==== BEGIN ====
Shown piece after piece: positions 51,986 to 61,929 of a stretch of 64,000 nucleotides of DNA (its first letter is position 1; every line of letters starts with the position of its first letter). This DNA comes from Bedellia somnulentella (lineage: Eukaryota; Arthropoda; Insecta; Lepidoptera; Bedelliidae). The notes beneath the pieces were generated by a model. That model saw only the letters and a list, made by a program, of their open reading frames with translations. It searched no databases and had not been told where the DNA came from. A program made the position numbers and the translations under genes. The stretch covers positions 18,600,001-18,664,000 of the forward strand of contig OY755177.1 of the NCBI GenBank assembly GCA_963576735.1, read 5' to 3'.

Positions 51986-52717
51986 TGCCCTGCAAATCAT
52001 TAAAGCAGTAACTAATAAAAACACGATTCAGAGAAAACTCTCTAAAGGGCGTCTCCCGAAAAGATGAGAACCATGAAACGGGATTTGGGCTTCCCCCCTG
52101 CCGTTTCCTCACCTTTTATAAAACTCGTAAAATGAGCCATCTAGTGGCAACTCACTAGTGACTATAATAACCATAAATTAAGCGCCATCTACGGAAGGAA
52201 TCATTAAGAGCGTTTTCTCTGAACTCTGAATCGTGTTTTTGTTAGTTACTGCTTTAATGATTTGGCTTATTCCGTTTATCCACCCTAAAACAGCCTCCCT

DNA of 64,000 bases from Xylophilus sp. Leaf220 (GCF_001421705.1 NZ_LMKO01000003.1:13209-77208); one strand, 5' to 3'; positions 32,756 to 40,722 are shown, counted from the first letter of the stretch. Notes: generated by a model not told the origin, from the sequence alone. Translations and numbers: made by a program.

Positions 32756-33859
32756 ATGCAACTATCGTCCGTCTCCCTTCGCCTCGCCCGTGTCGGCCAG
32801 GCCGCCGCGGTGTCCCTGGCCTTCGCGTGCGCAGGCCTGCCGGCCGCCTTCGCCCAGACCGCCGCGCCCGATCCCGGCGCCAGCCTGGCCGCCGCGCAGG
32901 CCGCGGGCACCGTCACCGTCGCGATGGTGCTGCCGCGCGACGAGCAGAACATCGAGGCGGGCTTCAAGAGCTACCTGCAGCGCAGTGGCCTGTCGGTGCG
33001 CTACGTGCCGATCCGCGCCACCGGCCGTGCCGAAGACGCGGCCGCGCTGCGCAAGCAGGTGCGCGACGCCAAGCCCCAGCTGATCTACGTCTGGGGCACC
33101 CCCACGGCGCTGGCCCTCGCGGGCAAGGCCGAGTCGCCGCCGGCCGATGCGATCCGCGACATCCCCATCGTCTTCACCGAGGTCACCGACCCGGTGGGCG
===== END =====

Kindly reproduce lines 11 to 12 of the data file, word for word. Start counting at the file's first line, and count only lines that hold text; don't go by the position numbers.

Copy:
32901 CCGCGGGCACCGTCACCGTCGCGATGGTGCTGCCGCGCGACGAGCAGAACATCGAGGCGGGCTTCAAGAGCTACCTGCAGCGCAGTGGCCTGTCGGTGCG
33001 CTACGTGCCGATCCGCGCCACCGGCCGTGCCGAAGACGCGGCCGCGCTGCGCAAGCAGGTGCGCGACGCCAAGCCCCAGCTGATCTACGTCTGGGGCACC